Re: [dev] a suckless computer algebra system

From: David Tweed <>
Date: Fri, 20 Nov 2009 14:57:24 +0000

On Fri, Nov 20, 2009 at 2:15 PM, Jukka Ruohonen <> wrote:
> On Fri, Nov 20, 2009 at 01:53:47PM +0000, David Tweed wrote:
>> FWIW, my understanding is that the LAPACK library must have an API
>> which conforms with a reference Fortran implementation, but there are
>> various versions implemented in various languages (Fortran, C, CUDA,
>> etc).
> This is true. But the LAPACK itself is a stand-alone Fortran library;
> typically it is used via things like f2c.
>> As for the code "quality", I can see the code driving certain people
>> on this list mad because it deliberately doesn't compute things in the
>> simplest way and fewest lines in order to do things like acheive close
>> to optimal cache blocking on modern multicore machines. A comparison
>> of how much performance can vary depending on how it's coded can be
>> glimpsed in the graphs in this paper:
> This is again true, IMO. I'd say that in the sense of traditional software
> engineering, the code quality of numerical software is generally terrible.

I was pointing out more how the simple-minded software metrics would
condemn you to around about the level of performance acheived by the
reference LAPACK (white bars) in the paper referenced, which to my
mind suggests there's a flaw in the software metrics. I'd also query
that the code quality is terrible in most numerical software: what I'd
say is that they've got a task to acheive (ie, using as much of the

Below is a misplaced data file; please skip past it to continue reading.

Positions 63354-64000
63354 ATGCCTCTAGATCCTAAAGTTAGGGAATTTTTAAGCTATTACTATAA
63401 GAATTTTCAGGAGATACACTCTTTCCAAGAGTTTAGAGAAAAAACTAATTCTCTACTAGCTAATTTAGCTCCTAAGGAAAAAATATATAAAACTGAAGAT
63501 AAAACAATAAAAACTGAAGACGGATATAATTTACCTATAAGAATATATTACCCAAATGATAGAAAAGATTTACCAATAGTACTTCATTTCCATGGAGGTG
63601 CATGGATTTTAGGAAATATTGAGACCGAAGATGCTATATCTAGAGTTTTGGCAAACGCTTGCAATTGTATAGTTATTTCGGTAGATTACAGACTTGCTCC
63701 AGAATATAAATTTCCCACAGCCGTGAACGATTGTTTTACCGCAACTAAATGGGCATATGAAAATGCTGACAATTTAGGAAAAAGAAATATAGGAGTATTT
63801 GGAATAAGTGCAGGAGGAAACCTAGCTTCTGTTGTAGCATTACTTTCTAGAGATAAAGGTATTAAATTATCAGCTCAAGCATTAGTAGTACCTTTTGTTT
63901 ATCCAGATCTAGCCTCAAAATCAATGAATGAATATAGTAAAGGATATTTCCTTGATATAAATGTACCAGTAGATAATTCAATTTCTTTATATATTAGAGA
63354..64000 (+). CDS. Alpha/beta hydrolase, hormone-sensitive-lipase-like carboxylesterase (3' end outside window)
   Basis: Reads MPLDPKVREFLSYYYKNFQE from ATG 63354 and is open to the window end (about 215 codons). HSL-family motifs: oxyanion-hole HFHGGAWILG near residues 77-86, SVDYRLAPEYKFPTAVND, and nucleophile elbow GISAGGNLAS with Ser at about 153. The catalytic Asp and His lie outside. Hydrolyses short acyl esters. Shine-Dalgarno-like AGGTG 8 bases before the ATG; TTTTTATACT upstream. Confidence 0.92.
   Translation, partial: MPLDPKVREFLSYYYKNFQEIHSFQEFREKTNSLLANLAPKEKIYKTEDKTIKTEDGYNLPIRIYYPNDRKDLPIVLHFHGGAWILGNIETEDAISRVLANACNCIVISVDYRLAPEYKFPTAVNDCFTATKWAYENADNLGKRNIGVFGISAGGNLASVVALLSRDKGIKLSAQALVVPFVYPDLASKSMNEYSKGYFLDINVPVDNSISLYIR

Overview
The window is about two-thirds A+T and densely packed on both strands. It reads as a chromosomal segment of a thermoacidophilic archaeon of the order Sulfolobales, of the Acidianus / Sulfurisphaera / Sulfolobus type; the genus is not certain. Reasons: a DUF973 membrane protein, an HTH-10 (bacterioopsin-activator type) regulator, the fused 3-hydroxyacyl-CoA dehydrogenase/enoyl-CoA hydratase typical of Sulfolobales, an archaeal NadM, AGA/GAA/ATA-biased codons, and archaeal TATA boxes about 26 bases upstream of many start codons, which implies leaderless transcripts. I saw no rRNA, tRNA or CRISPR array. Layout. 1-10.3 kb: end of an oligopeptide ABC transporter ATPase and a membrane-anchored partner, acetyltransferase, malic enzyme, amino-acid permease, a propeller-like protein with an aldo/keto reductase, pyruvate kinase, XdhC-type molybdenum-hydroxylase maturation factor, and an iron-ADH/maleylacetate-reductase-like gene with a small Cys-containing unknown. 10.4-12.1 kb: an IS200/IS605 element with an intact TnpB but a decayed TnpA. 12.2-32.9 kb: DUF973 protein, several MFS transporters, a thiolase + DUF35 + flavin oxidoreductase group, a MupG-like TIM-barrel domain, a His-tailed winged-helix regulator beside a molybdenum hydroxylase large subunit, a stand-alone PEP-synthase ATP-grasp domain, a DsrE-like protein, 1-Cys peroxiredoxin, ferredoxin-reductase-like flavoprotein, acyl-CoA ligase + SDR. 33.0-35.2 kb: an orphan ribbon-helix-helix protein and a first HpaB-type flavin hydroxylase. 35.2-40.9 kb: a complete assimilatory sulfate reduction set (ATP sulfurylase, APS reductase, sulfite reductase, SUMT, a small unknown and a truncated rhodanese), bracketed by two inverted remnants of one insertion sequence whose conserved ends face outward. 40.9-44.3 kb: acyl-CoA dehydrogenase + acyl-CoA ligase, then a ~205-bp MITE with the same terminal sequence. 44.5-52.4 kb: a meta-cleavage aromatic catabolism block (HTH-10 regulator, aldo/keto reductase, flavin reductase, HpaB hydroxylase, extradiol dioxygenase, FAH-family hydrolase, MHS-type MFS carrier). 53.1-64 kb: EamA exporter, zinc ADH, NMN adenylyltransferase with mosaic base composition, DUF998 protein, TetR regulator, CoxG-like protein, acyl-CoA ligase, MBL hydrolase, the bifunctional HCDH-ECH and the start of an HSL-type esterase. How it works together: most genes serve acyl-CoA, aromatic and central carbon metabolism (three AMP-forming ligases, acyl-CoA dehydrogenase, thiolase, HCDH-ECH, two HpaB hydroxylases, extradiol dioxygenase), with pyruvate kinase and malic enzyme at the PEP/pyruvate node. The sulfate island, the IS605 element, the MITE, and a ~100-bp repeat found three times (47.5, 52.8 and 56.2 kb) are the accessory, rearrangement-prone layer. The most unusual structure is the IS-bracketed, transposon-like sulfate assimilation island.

computing power as possible) and make the software as simple and
maintainable as it can be given the task. (What they don't generally
do is say "if we reduce what portion of the task we'll implement for
users, we get wonderfully simple code".)

> But as for validity and reliability of numerical algorithms, the thing that
> really matters in this context, LAPACK is again without doubt the most
> respected library. In fact, it is intriguing to follow the history of
> numerical matrix algebra and the close correspondence of it with the
> development of ALGOL, LINPACK, and later LAPACK.

This is probably splitting hairs, but my understanding is that LAPACK
(and BLAS below it) are more "specifications of library functionality
(in the form of a reference implementation)" rather than a single
library. The development history is certainly interesting,
particularly the adapation from old-style computer assumptions (memory
is memory is memory) to taking active steps to optimise for the
multi-level memory hierarchy in modern machines with starting around
the time of Goto-BLAS.

cheers, dave tweed__________________________
computer vision reasearcher:
"while having code so boring anyone can maintain it, use Python." --
attempted insult seen on slashdot
Received on Fri Nov 20 2009 - 14:57:24 UTC

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